OPINION | Timeline is a lesson for security

Facebook’s new Timeline layout will soon be every user’s default, and it will be like all other layout updates – a big pain.

It will be annoying, confusing and frustrating.  Facebook pages will be made to protest it which will like all the protest pages before it, be useless.

The new layout presents issues that have Facebook users worried and techie bloggers in an uproar.

A new series of security issues have come up since the Timeline layout was first presented by Facebook in late 2011.

Butler University students need to learn from these security issues and take into account the dangers of carelessly posting information online.

Facebook has sent some users warnings to “clean up” their profile within seven days before the Timeline layout goes into effect.

In other words Facebook is saying to take down that picture somebody took of you shotgunning a beer last weekend, or that nasty post you made the other day.  Employers can and will find these things and, when they do, best of luck finding a job.

The Timeline layout is designed with pictures as the main focus, blown up on users’ walls, and the ability to look at your entire Facebook history just a click away.

Now, Facebook users have to worry not just about the pictures and posts that have been put up recently but items that were put online years ago.

Jordan Murphy, a freshman computer engineering and computer science major and IT Helpdesk technician, does not use Facebook because of the security risks.

“Facebook takes so much of your information.,” Murphy said, “People put their lives on Facebook, and they have that information, and people can find it.  I’ve also heard of companies hiring other companies to look into potential employees’ Facebook accounts and other online information.  They can get a hold of nearly anything that is put online.”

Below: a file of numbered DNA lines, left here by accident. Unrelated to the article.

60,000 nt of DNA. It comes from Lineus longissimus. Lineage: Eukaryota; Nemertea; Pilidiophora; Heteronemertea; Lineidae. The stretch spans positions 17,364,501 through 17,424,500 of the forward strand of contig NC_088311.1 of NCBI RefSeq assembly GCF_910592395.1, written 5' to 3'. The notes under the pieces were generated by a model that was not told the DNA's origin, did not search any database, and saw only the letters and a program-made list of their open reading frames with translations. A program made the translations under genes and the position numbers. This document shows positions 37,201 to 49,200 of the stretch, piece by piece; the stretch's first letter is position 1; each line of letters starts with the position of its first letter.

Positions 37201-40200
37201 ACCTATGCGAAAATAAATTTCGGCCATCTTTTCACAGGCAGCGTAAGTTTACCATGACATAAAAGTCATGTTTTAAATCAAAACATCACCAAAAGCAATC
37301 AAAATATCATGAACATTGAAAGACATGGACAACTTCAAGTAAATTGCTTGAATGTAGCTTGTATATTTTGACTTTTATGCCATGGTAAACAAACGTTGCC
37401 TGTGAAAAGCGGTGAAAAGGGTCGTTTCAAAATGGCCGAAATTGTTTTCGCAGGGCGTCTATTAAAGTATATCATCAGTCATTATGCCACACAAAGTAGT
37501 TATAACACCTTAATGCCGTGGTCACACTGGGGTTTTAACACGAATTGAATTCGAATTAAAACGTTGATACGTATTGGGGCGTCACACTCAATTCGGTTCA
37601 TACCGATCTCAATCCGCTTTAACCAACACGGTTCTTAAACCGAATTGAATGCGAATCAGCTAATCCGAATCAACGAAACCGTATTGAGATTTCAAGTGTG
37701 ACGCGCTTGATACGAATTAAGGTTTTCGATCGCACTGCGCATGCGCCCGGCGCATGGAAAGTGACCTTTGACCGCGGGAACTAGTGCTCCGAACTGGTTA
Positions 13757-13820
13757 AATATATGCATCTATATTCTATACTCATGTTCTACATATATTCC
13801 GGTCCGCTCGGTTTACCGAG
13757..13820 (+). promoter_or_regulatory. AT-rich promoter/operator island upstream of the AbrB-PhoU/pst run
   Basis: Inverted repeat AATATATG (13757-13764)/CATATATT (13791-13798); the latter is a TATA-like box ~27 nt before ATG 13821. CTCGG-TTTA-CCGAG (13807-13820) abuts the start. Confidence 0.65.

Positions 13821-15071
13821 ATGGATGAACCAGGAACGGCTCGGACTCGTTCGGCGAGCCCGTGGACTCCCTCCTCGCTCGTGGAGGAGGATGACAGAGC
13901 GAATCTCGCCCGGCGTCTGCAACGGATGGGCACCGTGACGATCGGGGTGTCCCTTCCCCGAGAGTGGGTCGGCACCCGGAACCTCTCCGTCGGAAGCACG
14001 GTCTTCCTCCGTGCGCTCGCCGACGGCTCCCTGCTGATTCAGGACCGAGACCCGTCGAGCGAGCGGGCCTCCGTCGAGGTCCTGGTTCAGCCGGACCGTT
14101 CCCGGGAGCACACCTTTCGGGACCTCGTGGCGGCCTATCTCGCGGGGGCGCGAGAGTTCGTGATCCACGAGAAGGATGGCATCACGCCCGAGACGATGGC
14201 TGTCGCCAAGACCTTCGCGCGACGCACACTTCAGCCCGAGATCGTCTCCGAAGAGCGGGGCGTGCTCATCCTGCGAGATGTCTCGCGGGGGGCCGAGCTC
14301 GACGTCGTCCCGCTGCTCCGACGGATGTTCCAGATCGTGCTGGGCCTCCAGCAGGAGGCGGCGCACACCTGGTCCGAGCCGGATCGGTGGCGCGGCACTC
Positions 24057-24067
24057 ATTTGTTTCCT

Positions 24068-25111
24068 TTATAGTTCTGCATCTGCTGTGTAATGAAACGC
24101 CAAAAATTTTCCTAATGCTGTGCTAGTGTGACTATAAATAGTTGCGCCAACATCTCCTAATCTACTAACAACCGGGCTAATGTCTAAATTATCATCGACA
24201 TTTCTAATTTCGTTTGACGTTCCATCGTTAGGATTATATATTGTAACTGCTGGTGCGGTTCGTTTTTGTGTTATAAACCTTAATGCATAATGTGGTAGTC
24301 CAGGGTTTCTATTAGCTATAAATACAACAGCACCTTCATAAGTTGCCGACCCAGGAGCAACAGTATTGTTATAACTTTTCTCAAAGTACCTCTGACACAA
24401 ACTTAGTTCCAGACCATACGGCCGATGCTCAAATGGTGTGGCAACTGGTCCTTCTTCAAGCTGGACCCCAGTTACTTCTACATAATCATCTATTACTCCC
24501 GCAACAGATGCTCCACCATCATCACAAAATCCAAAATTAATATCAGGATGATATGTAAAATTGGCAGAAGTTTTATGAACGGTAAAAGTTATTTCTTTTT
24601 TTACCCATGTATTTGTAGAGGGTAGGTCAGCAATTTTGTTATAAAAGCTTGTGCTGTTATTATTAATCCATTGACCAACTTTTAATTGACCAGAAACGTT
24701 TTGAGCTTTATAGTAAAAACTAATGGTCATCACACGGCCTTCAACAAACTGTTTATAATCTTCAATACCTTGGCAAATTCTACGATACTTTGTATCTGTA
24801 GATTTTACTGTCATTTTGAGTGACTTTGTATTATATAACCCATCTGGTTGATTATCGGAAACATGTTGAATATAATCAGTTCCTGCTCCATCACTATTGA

Regardless of what Facebook has or has yet to do with user information, Butler students would be wise to double-and triple-check their privacy settings on sites like Facebook and Twitter.  Students should be careful of what they post and what pictures are on their accounts.

The whole Facebook phenomenon and the numerous incidents that have happened as a result should be a lesson for everyone that uses the Internet.  Do not post anything that a grandparent should not see, and always act like an employer is watching when online.

Nobody wants to be the person who loses their job or gets kicked out of school because of something they posted on Facebook.

Online, nothing is truly safe, nothing is truly private and we are all vulnerable.

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